So now, just to be totally random (and because I like it so much and I’m so excited about it :), I have to share my latest project with you.

I decided to paint my closet. I’ve done a lot of painting in the past working for my Dad or sisters or doing jobs of my own and I’m telling ya’, I really dislike painting closets. I mean, come on, it’s just a closet! Right?

Well, I don’t know what got into me.

I took a plain, decent closet…

And spiced it up a bit!

 I love it so much I’m doing to get rid of all my stuff, take the doors off my closet and enjoy it! :D Just kidding. But it was sad covering so much of it up.

Now it’s just a closet again…with an attitude.

Swedish Mazarinmuffins

My mormor (mother’s mother) has a Swedish friend named Ruth who has been giving me amazing stamps from her communications throughout the world. Many of them are from Sweden. I may be partial, but I think Swedish stamps are some of the most beautiful. 
The detail on these is amazing!

 Looking through them brings back memories from my childhood. Even though I have never been to Sweden, my life is full of Swedish accents, thanks to my Mom and Mormor. 
Wasa bread and cheese is a staple at our house.
And Pippi Longstockings, the Swedish fictional character that could pick up her horse, piqued my imagination as a child.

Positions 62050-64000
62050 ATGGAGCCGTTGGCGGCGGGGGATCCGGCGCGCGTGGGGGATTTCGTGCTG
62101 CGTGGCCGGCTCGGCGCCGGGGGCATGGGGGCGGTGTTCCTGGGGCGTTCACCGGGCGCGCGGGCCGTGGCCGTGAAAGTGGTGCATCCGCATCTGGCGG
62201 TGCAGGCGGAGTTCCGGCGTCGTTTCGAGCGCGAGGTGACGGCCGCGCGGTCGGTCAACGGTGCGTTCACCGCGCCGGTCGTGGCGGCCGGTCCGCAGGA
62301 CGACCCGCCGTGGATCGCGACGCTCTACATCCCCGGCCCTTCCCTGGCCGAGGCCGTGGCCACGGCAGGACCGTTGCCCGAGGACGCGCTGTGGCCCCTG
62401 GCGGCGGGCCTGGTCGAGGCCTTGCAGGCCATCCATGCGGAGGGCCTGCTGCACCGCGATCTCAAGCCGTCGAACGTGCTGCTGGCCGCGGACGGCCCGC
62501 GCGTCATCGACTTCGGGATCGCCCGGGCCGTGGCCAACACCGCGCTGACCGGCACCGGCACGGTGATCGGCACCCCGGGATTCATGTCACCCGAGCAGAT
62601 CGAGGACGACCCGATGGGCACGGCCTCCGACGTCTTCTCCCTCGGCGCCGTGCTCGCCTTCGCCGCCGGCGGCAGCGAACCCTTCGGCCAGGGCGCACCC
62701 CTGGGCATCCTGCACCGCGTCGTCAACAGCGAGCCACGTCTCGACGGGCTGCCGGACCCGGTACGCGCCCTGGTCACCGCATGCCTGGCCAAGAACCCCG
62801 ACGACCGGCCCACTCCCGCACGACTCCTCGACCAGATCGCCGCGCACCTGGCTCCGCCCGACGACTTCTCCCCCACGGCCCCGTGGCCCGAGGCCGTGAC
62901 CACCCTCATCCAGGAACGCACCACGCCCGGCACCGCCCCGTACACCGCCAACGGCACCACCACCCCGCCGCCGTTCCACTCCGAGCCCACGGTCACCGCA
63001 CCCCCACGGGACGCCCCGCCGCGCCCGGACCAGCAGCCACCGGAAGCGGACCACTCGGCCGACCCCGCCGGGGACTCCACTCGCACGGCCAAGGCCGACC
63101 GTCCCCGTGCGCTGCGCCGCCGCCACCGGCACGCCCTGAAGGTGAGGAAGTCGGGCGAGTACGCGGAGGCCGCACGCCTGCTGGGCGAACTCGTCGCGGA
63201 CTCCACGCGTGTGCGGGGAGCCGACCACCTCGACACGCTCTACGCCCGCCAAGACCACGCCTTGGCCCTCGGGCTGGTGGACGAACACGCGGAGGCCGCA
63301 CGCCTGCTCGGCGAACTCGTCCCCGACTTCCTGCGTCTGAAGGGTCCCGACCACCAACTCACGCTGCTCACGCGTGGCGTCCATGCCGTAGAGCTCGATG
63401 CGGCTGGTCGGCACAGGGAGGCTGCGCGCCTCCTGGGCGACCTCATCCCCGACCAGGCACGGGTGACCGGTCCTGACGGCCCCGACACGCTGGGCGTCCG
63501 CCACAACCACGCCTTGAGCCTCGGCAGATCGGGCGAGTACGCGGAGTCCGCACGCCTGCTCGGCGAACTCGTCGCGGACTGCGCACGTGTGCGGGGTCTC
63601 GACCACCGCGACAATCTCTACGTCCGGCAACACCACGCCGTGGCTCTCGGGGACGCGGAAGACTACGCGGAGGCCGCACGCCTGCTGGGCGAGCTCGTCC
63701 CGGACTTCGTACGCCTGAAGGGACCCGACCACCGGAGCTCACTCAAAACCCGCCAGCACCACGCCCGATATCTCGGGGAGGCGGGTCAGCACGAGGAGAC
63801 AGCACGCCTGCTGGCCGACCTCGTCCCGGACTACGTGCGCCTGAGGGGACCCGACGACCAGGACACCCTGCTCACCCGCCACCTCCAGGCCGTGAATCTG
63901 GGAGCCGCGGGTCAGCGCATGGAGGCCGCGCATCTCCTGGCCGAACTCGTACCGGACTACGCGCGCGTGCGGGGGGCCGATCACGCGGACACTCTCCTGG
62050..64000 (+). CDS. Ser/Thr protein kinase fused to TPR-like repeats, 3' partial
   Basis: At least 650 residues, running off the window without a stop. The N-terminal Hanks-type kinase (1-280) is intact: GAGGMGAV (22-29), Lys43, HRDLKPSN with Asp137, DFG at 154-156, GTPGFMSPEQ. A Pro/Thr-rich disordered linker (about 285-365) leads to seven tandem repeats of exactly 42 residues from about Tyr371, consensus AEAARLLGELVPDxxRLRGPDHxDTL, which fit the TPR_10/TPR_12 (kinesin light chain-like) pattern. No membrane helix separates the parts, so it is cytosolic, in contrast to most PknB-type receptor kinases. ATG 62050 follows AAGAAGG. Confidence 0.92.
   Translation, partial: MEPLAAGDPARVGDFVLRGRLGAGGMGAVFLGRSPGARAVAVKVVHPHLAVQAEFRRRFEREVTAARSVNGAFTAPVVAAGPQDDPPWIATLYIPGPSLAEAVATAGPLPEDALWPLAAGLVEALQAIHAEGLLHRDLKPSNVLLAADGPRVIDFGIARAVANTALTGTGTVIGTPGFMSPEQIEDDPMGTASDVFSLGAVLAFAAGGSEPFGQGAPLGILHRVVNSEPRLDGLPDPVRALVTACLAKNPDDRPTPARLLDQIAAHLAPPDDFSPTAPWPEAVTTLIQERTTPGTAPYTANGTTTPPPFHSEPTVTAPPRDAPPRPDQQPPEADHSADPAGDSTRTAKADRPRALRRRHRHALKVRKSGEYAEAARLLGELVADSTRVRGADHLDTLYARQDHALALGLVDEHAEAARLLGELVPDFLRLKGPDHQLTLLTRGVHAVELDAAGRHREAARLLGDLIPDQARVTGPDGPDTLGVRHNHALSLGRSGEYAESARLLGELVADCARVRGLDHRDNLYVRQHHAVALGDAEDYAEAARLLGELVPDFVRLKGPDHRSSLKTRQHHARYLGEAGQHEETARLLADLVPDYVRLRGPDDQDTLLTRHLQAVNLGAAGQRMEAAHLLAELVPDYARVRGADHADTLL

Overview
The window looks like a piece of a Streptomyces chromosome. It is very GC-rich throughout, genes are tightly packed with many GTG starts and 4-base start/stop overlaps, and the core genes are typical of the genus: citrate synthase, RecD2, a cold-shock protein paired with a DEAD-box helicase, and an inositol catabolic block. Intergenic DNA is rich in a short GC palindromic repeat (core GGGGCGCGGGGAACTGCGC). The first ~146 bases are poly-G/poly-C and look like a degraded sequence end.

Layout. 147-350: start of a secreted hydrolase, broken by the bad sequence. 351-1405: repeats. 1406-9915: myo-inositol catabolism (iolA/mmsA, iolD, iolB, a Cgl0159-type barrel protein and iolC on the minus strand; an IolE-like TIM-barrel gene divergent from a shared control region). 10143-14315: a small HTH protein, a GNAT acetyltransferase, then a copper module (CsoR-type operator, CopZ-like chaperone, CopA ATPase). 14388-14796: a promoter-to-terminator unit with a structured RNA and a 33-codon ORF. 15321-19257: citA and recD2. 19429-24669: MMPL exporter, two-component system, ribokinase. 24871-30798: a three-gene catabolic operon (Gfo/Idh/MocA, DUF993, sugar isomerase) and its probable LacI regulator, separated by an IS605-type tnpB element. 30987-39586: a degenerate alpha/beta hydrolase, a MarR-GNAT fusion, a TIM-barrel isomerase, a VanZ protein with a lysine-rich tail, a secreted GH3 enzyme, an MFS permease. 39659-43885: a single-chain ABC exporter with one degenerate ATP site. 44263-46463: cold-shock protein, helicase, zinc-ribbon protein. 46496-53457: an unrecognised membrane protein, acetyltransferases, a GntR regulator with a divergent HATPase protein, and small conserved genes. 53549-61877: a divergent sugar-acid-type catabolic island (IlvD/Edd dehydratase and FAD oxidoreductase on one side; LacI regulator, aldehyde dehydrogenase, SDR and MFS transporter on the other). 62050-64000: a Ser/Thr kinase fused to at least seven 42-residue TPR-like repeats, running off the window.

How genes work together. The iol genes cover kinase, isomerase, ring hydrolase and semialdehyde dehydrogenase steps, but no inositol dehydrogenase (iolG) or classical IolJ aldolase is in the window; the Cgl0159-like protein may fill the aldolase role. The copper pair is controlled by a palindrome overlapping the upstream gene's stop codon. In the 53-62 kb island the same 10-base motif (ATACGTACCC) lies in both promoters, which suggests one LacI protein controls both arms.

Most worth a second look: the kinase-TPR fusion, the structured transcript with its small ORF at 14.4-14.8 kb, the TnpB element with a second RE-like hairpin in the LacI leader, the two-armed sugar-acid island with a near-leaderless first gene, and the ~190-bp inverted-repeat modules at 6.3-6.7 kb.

I love this series of stamps – stinky fish…Sweds are known for it. :D
They are also know for their sweets served at tea time.
This recipe is one such sweet. It was given to me by Ruth – in Swedish. Sadly enough, my Swedish doesn’t go beyond the basics of thank you and good day, but I got out the dictionary and translated it well enough to make it. 

 It was a great success, judging from the fact that they were gone in no time flat once everyone got home. Here I share my translation with you. Because you need this recipe. It’s perfect for tea and unusual enough to make it very special for us Americans.
Marzipan muffins

5 oz. (or 10 T. Or 150g) almond paste
½ c. Sugar
8 T. butter
2 eggs
1/3 c. flour
¼ c. sliced almonds

Line 9 muffin cups with paper muffin liners. Heat oven to 350 degrees.

Cream together almond paste, butter and sugar. 
 Add eggs and beat until combined. Stir in flour. Spoon into muffin cups, filling to ¾ inch full. 
 Sprinkle with sliced almond and bake for 18-22 minutes. Let cool ten minutes before serving with coffee or tea.

If you like coffee, here’s a coffee drink for you to try…

1 c. hot Hazelnut coffee
one drop almond extract
a sprinkle of your favorite sweetener
almond milk
Njut av dina muffin och kaffe!
Enjoy your muffin and coffee!